Ukrainian paratroopers and pro-Russian rebels were battling Tuesday for control of Donetsk airport after a day of intense firefights that marked a sharp escalation of the conflict in the east of the country.
Local health officials confirmed there had been fatalities from Monday's gunbattles but did not give a precise toll.
A series of explosions and gunfire were heard early Tuesday from the direction of the airport and an AFP correspondent reported seeing body parts and blood splattered on the road near bullet-riddled truck.
Combat jets and helicopter gunships attacked the airport terminal in the eastern industrial hub on Monday after it was seized by scores of separatist gunmen waging an insurgency against Kiev's rule.
"It is not clear who is in control of the airport," airport spokesman Dmitry Kosinov told AFP on Tuesday.
The fighting flared on very day that billionaire oligarch Petro Poroshenko was formally declared the winner of Sunday's presidential election with 54 percent of the vote.
Poroshenko pledged to work to restore stability in Ukraine after months of turmoil but vowed he would not negotiate with "terrorists" he said wanted to turn the country into another Somalia.
Monday's air strikes represented the most forceful action by Kiev in its battle to crush a bloody pro-Moscow rebellion that has raged in the coal and steel belt since early April, threatening to tear apart the former Soviet state.
Scores of gunmen had stormed the airport in an apparent show of defiance against Poroshenko, underscoring the daunting challenges ahead if he is to prevent a Balkans-style war erupting on Europe's eastern doorstep.
Ukraine's election chief on Monday confirmed the billionaire chocolate baron's victory, saying his 41-point lead over closest rival, former prime minister Yulia Tymoshenko, was unassailable with only a tenth of the ballots left to count.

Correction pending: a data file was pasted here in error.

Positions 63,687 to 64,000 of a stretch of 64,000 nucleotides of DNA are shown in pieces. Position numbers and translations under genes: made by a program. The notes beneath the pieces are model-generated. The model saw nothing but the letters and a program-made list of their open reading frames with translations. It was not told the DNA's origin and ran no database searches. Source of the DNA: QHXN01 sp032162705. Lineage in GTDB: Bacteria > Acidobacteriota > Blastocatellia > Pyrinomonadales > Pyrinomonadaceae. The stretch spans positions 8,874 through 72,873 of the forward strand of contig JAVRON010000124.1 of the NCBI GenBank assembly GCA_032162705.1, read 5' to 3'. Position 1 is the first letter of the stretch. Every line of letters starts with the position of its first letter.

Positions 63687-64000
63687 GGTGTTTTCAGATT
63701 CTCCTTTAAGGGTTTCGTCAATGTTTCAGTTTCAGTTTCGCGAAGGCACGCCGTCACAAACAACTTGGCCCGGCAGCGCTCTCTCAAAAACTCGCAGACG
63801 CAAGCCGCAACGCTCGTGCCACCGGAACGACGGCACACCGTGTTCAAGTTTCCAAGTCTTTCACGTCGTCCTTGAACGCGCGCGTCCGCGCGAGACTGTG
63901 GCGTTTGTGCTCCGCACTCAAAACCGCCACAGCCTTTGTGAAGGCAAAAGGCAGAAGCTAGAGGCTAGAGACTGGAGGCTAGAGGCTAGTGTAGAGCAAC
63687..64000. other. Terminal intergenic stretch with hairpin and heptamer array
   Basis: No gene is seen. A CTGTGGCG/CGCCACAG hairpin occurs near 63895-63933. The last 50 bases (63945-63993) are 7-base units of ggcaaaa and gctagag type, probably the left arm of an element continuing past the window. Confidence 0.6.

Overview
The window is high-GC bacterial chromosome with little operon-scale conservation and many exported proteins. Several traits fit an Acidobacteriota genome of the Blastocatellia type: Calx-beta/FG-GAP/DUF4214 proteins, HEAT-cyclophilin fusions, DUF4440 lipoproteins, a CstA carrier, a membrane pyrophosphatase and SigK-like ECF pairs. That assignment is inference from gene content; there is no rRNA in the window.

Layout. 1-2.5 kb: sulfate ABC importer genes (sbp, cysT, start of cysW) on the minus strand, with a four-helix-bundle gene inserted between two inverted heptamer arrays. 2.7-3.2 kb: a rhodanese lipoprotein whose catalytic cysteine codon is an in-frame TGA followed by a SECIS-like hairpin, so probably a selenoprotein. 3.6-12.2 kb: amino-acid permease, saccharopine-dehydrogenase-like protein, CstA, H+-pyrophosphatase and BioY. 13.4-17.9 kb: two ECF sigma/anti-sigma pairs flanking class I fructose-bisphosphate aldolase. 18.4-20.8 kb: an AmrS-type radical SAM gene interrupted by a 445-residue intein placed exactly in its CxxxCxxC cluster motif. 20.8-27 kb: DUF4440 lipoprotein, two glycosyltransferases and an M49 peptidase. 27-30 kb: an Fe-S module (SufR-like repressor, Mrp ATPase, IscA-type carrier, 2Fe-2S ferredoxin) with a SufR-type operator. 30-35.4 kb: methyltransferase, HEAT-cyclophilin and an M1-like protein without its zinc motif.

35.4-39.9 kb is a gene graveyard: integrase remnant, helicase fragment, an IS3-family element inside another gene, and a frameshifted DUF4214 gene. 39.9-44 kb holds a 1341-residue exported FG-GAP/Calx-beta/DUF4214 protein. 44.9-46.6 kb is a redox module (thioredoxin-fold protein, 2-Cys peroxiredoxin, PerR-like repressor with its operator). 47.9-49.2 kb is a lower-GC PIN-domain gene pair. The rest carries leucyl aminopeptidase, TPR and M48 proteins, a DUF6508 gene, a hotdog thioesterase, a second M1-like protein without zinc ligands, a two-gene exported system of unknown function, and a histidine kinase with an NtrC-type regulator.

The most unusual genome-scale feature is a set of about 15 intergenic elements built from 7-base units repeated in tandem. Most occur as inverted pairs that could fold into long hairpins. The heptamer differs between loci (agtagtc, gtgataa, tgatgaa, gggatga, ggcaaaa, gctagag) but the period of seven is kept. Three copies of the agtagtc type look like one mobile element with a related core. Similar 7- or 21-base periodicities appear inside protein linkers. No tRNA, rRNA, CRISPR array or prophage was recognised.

Even before the results, the 48-year-old Poroshenko had moved swiftly to stamp his authority as Ukraine's new leader, vowing to rebuild relations with Russia while steering the country on a westward path.
He said Ukraine would press on with its offensive against insurgents who control about a dozen cities and towns but said he wanted it to be "more efficient".
But he refused to open dialogue with the rebels until they laid down their arms.
"Their goal is to turn Donbass (east Ukraine) into Somalia. I will not let anyone do this to our state."
Sunday's vote was seen as the most important since Ukraine's independence in 1991 as it fights to stay united and avert economic collapse after years of Soviet-era mismanagement and rampant corruption.
But the insurgency, which has already cost at least 150 lives, thwarted polling in much of the east and rebels have defiantly refused to recognise the result.
Russia, threatened with more Western sanctions if it meddled further in Ukraine after its seizure of Crimea in March, said it was willing to work with the new leader.
"We are ready for pragmatic dialogue, on an equal footing, based on respect for all agreements, in particular in the commercial, economic and gas spheres," Foreign Minister Sergei Lavrov said. "We respect the result of the choice of the Ukrainian people."
Poroshenko also said he was ready to "engage" with the Russian leadership and was optimistic a meeting could be arranged with President Vladimir Putin soon.
Donetsk separatist leader Denis Pushilin said talks with Kiev were only possible if Russia mediated and there was a prisoner swap and a withdrawal of Ukrainian troops.
Analysts see Poroshenko's emphatic victory as a first step in trying to restore stability but, said Holger Schmieding of Berenberg Bank: "That does not end the conflict in Ukraine."
While turnout was strong across the capital Kiev and the more pro-European west on Sunday, voting was largely blocked in Donetsk and Lugansk where rebels have declared their own independent states.
Observers with the Organisation for Cooperation and Security in Europe said the election "largely upheld democratic commitments" and provided the new leader with legitimacy.
US President Barack Obama praised "courageous Ukrainians" for voting in the face of the militant threat and said Washington looked forward to working with the new president.
The ballot was called after pro-Russian president Viktor Yanukovych -- his corruption-stained regime long a source of discontent -- was ousted in February in the bloody climax of months of protests sparked by his rejection of closer EU ties.
Putin responded by seizing Crimea and threatening to invade the rest of Ukraine to "protect" the country's ethnic Russian community.
But Russia said last week it had started withdrawing from Ukraine's border around 40,000 soldiers whose presence had raised deep Western suspicions.